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Introducing the Dennis Schröder report

Checking in on Atlanta’s point guard on a regular basis.

Milwaukee Bucks v Atlanta Hawks Photo by Kevin C. Cox/Getty Images

Dennis Schroder is two weeks in to his second season as the starting point guard for the Atlanta Hawks and his first while earning an eight-figure salary. He has been somewhat a divisive figure among fans and observers. Some see a lot of upside yet still to be realized by the 24-year-old German born player, others see problems that may not be able to be overcome. His off the court issues from last season have not been put to rest this season and these incident(s) only serve to fuel the narrative that he may not be the undisputed starting point guard for this franchise’s foreseeable future.

Today, we unveil the Schroder Report with an intent to measure whether or not he is making progress in establishing himself as a worthy starter at his position if not propelling himself near or above playing like a league average starter.

The statistical measures we have chosen to use include effective field goal percentage (eFG%), free throws made per 100 possessions (FTM/100), assist to turnover ratio (AST:TO) and defensive impact for which we will use’s defensive real plus minus.

To establish some targets, we are using the last three NBA seasons in a weighted fashion. For example to identify a target eFG% for a top 20 starting point guard, we made our best effort to identify the 20th most efficient scorer from the field among qualified starters at the position. The statistical sample from the 2016-17 season was weighted 2x, the statistical sample from the 2015-16 season was weighted 1.5x and the 2014-15 sample was weighted 1.0x.

The philosophy behind this is based upon an attempt to account for how much the league has changed offensively over the last three seasons. Three point attempts are up across across the board. A number of teams have embraced an approach to take the risks of increasing turnover frequency by playing faster and aiming to overwhelm opposing defenses physically and mentally.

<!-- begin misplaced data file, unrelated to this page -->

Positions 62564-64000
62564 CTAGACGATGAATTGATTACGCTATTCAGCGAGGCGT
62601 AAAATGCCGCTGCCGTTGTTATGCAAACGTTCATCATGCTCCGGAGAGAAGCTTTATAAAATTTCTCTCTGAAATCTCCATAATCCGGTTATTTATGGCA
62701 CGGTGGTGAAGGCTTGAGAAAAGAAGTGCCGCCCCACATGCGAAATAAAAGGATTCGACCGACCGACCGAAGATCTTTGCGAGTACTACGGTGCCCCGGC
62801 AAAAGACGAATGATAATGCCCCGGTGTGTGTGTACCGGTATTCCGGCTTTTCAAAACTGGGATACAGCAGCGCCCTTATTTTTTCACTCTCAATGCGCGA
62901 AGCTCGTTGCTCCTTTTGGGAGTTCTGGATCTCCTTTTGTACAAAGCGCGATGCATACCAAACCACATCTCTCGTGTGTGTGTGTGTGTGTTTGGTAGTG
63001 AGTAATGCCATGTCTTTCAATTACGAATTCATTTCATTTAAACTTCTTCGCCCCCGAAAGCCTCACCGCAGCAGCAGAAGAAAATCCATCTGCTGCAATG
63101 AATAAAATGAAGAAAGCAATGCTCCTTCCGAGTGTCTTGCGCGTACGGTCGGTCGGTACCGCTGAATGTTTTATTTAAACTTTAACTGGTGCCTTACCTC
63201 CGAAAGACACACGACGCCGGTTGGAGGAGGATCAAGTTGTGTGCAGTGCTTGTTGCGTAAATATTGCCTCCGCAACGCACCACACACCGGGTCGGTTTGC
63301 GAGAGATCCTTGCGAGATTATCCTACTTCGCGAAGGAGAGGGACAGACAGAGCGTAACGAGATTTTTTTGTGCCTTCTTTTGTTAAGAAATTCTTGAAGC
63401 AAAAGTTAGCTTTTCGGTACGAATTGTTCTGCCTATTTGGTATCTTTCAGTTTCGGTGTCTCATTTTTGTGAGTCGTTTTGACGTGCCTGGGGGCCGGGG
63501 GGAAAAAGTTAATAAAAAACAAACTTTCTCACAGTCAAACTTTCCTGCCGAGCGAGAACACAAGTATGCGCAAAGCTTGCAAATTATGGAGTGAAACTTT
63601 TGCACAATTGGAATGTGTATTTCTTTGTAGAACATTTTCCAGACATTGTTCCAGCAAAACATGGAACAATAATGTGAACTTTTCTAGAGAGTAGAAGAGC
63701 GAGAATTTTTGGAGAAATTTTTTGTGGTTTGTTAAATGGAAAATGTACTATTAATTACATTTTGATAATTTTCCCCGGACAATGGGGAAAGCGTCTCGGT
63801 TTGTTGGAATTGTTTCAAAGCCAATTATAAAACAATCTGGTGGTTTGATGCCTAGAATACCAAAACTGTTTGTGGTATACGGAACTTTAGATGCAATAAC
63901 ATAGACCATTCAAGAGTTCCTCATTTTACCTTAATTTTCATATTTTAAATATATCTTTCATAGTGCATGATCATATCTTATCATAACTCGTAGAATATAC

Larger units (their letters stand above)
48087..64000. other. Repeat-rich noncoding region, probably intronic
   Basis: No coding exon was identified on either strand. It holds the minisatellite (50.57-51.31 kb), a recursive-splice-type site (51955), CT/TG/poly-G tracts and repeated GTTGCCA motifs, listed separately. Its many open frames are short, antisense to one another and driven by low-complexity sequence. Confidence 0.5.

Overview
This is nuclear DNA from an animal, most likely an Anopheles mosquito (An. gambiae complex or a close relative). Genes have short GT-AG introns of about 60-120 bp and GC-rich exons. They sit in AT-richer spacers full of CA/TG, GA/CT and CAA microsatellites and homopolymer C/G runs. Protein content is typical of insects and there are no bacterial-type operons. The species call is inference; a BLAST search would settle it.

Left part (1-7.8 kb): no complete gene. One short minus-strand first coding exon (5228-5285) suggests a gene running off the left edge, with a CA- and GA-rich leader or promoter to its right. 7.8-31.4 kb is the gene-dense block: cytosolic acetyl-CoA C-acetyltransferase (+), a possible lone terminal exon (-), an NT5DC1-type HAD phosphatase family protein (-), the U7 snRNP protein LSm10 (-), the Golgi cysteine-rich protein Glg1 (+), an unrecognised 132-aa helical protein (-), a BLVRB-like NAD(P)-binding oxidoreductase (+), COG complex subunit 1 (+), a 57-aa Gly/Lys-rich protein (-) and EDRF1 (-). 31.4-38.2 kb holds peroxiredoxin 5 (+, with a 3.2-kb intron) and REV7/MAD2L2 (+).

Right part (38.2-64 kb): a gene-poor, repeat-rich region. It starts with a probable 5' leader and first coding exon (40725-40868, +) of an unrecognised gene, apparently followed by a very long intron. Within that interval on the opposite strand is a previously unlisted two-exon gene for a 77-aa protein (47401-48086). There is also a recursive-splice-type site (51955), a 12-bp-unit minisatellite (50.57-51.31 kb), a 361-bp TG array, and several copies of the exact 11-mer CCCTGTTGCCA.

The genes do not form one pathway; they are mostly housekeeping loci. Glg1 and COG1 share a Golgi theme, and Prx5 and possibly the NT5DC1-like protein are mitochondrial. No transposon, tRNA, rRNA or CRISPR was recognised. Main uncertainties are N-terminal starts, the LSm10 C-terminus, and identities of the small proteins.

We could simplify the shooting metrics by reporting true shooting percentage (TS%) which takes into account productivity and efficiency from the field and at the free throw line. But the thinking around breaking that into separate stats to track is based upon the fact that Schroder has made himself into a near-elite if not irrefutably elite free throw shooter. As such, if he fails to use that tool to get easy points at the free throw line it will have been a massive missed opportunity.

ESPN historically does not release updated DPRM statistics until teams have played approximately 20 games each. So we will have to wait until a future version of the Schroder Report to check in on how he is doing on that end of the court.d

Note: the individual players included on the extreme ends of the scale are for context purposes. The statistics representative are the weighted values from the last three NBA seasons as described above.


Schroder had his career best shooting season last year and outproduced players including all-stars DeMar DeRozan and Russell Westbrook as measured by eFG%. This season he has had a slow start from the 3-point line and is shooting about 6% worse on shots from 15-19 feet. He has made 4 of his 9 3-point attempts since returning from an ankle injury and if that continues we should see his efficiency on field goals trend toward where it was last season.


Russell Westbrook makes this scale look as ridiculous as it honestly should. Before you scratch your head about how he measures in at 13 FTM/100 when that exceeds his career high, recall how we are weighing last season’s stats. Some rule changes were introduced prior to this season which will almost surely reduce overall free throw volume. As such we might refactor this overall scale a month or two into the season to reflect the current environment.

Schroder has converted 18 of his first 20 free throw attempts, a handful which have been the result of technical fouls (defensive 3 second violations, etc.). But so far this season he is tracking toward a career low free throw rate which indicates that he is still likely forfeiting what would otherwise be a massive opportunity to get easy points. He lead the league in drives last season and has demonstrated at least as much aggressiveness during this season.


Schroder has a would be career low 2.2 turnovers per 36 minutes on the season to this point. His assists per 36 minutes is in line with where it has been the last three seasons. The result is that he is currently in the top 5 among starting points in AST:TO.

As you can see this is the area of play where he has lagged behind his peers most significantly in previous seasons. If he can maintain anything close to this as the season progresses it would benefit the Hawks tremendously and would elevate him toward being considered an indisputable starting quality point guard.

That said the league is as talented and deep at the position as perhaps as it has ever been and Schroder has not yet had to match up with any of the elite point guards in the league. In the month of November he will need to square of with the likes of James Harden, John Wall, Patrick Beverly and Kyle Lowry.

Defensive Impact

This will be introduced in a future iteration of the Schroder Report. The Hawks are currently 18th in the league in defensive rating giving up 105 points per 100 possessions. Schroder currently has an individual net rating of 109.5. He was one of the worst defensive players as the position last season as measured by DPRM. We will have to wait and see if he has made any progress in this area in the early season.

The Schroder Report will be updated on a bi-weekly basis here at Peachtree Hoops. Stay tuned.